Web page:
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Agreed, but it's doubtful that nVidia will support the Quadro (which is pretty much the best workstation chip around, and also what I use) just because of Steam. If anybody wants to render very complex gradients and shading using a regular GeForce, it's not going to be nearly as good as with a workstation-optimized chip. Many CAD apps are much slower on an nVidia gaming chip than they are on a workstation card.

So, at least for me, I'm still probably going to get left in the dark if I buy a new chip because support for the Quadros are egregious.

The funny thing is that my experience with Quadro chips and gaming is that support is pretty much non-existant, even on Windows.

My work laptop has a Quadro GPU, and I did try Starcraft 2 on it. SC2 wouldn't actually recognize the chipset, so I was set on very low settings.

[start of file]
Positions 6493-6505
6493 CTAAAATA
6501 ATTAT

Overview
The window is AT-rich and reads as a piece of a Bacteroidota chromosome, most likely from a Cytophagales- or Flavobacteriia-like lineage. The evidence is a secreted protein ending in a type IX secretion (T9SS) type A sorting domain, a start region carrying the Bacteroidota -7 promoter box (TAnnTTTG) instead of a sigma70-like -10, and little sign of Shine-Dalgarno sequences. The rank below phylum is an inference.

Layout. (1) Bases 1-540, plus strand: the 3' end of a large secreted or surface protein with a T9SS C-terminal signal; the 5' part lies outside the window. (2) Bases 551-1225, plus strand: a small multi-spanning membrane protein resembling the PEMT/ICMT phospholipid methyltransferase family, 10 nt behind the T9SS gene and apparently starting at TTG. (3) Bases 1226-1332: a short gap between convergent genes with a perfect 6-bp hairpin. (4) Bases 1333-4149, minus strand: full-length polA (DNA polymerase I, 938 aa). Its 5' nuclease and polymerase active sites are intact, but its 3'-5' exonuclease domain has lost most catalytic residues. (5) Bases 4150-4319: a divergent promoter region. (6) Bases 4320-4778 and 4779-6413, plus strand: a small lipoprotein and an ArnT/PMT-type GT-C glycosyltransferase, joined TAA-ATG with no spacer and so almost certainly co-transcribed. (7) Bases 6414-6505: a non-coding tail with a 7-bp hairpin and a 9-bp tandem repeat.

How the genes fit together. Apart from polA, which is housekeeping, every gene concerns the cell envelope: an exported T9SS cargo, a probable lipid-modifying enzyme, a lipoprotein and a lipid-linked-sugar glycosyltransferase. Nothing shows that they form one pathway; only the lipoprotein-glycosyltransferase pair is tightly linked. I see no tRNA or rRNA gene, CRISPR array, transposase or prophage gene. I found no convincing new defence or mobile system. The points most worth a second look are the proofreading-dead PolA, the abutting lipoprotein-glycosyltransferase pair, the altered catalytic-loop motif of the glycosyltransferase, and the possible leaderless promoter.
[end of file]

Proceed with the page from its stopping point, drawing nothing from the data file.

Did you try using official Nvidia drivers [1] (as opposed to notebook creator supplied ones)?

I have been using Quadros for long time (multiple generations, currently on Thinkpad with Quadro 2000M) and I never had any issue with games. Both compatibility and performance wise for me Quadros have been more or less equivalent to corresponding GeForce cards.

I do however always try to use the latest drivers from Nvidia and I turned off Optimus in BIOS.

[1] http://www.nvidia.com/Download/Find.aspx

Unfortunately, since it's not my own personal hardware and I really don't need any graphics past an X terminal and Visual Studio to do my job, I'm not really willing to muck with the drivers.

I have a Quadro Plex and Crysis 2 wouldn't recognize it, then crashed when I tried to start the game.

Interesting. Do you know why CAD programs are slower on gaming chips? I know the gaming cards sometimes have much worse double-precision performance than the GPGPU cards, but I must admit that I don't know what the difference is on any particular chip. It could also be a memory issue or something like that.

From what I recall when I previously looked into this, it's almost exclusively driver optimizations that are present/enabled for workstation cards and not the gaming equivalents.

During the GeForce 2/3 era, the BIOS on the card would lock out Quadro/professional features using software. The hardware was identical. I am not sure if this is still the case.

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